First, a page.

A master plan proposal for Historic Morven Museum and Gardens on Stockton Street has received a no-go from the state's Historic Site Council, that, if it stands, could preclude a planned makeover of the former governor's mansion and surrounding grounds.
In June, representatives of Morven appeared before the Regional Plannning Board as part of a "courtesy review" to present the plans. But, while the Morven estate lies in Princeton Borough, it is owned and operated by the state, leaving the 4.5-acre plot out of the Planning Board's jurisdiction.
Though the Historic Sites Council rejected the Morven plan, the final say will come from Commissioner Bradley Campbell of the New Jersey Department of Environmental Protection.
There is no indication, however, as to when that decision will be made.
"The commissioner is taking very seriously the comments made by the office; however, a final decision has not been made," said Elaine Makatura, spokesperson for Mr. Campbell's office. "He always considers the comments of the Historic Preservation Office because they have the expertise," she added.
An early conceptual view of Morven's plan was first introduced to the -Princeton Task Force on Community Resources in May 2004 when Morven Executive Director Martha Wolf was called on to outline what some of the museum's long-term goals were. At the time, Morven was getting ready to open its newly refurbished main house.
At the 2005 Planning Board hearing, it was made known that the project would employ noted architect Raphael Vignoly to design a visitors center that could house between 75 and 100 people, accommodating about six events a year. The center would also include an exhibition space.
In the Morven plan, the visitors center and administrative building would connect into Morven through enclosed glass walkways.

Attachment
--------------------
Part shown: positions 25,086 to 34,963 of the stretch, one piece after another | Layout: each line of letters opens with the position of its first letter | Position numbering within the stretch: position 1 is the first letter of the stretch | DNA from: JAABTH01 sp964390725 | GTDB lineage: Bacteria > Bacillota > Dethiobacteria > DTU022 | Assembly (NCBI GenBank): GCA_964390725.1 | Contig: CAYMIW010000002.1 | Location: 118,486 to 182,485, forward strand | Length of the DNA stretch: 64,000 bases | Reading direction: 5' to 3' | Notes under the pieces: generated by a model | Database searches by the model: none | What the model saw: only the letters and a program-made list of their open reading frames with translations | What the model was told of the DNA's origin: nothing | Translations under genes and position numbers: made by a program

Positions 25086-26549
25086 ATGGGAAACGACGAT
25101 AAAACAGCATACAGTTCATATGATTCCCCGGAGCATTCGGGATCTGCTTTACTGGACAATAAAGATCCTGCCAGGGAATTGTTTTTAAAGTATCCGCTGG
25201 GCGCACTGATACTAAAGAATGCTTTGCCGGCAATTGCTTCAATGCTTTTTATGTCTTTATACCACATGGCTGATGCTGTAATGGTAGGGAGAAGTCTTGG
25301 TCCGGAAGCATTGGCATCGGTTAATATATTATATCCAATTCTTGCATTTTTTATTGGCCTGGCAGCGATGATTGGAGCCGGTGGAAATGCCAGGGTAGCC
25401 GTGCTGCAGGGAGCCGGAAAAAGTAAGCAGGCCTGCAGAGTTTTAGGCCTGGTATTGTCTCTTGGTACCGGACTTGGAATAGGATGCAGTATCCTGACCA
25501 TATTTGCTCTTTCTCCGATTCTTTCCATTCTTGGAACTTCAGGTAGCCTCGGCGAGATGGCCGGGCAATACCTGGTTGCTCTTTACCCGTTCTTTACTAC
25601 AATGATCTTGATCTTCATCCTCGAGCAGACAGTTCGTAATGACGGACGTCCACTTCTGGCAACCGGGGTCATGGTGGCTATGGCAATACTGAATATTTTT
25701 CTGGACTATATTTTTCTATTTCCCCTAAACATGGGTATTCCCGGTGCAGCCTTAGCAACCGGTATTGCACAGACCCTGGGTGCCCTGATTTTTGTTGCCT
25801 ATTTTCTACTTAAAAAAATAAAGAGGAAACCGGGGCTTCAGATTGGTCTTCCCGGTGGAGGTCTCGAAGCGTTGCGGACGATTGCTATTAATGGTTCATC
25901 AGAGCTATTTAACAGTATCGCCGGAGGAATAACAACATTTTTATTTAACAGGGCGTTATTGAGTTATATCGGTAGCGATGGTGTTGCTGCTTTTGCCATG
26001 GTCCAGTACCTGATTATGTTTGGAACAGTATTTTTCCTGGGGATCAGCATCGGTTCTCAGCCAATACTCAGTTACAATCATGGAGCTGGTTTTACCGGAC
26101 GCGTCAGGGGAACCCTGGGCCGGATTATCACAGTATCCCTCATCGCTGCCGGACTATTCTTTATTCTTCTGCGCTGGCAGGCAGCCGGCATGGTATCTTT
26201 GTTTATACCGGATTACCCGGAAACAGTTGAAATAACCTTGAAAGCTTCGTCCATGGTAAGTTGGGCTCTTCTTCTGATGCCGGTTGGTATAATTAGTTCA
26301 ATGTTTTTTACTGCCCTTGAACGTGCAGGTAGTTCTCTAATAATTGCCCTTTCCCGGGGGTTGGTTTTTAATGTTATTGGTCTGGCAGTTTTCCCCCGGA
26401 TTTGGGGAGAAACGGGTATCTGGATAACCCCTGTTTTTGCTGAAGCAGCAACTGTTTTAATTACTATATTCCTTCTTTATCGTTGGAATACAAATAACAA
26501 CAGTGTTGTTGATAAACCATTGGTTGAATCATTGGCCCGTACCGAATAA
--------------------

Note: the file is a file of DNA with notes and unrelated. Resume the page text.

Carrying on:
Ms. Wolf said Tuesday that she hoped Morven "would be given adequate time to answer everybody's questions."
The master plan review with the state, Ms. Wolf added, was cut short due to the length of the hearing and the fact that it was "dark and sleeting." She said it looked as though the board voted without hearing the entire plan.
"It wasn't a thoughtful turn-down because we had no time," Ms. Wolf said.
No further action would take place until a decision is reached by Mr. Campbell's office, she said. "We'll see what his office does -- we made a good faith effort to give all the information people could digest and if they want more, we'll provide more.
"We ought to be given the opportunity to do that."
Ms. Wolf expressed concern that Morven representatives were questioned on specific design plans when they were seeking changes to their master plan, which serves as more of a philosophical guideline.
"A master plan does not require you to have a designed building, and if we had gone in there with designed buildings and asked people to approve it in one setting, they would not have been able to," Ms. Wolf said, adding that Morven was looking for the approval to go forth with designing the buildings.
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